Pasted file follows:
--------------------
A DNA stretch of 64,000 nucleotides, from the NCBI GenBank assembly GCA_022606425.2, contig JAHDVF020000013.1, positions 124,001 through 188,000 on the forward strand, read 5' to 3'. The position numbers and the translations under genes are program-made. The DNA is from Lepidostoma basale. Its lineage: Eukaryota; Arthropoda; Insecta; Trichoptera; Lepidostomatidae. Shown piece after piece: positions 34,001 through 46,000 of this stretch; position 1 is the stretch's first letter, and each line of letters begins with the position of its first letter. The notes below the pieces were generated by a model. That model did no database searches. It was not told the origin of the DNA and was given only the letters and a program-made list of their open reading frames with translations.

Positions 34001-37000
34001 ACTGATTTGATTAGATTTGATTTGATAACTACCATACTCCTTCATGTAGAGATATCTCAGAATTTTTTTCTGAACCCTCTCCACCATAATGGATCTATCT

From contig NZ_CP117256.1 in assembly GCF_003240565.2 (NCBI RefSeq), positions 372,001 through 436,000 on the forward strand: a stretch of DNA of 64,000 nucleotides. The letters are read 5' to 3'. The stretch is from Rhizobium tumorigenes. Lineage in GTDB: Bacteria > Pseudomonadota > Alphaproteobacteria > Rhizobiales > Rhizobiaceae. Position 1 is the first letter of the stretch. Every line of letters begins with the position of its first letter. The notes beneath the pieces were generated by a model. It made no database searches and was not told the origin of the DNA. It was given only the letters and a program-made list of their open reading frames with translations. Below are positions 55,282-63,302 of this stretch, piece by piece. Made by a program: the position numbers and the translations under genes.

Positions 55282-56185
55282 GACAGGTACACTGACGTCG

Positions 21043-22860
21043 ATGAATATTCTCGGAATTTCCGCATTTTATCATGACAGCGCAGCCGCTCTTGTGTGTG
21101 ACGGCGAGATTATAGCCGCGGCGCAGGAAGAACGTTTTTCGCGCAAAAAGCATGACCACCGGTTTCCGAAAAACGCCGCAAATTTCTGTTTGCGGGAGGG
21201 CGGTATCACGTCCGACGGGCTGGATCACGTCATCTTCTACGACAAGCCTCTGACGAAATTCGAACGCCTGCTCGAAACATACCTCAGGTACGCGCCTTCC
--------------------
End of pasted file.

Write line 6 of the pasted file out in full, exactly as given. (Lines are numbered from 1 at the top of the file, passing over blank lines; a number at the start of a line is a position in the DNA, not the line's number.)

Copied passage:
55282 GACAGGTACACTGACGTCG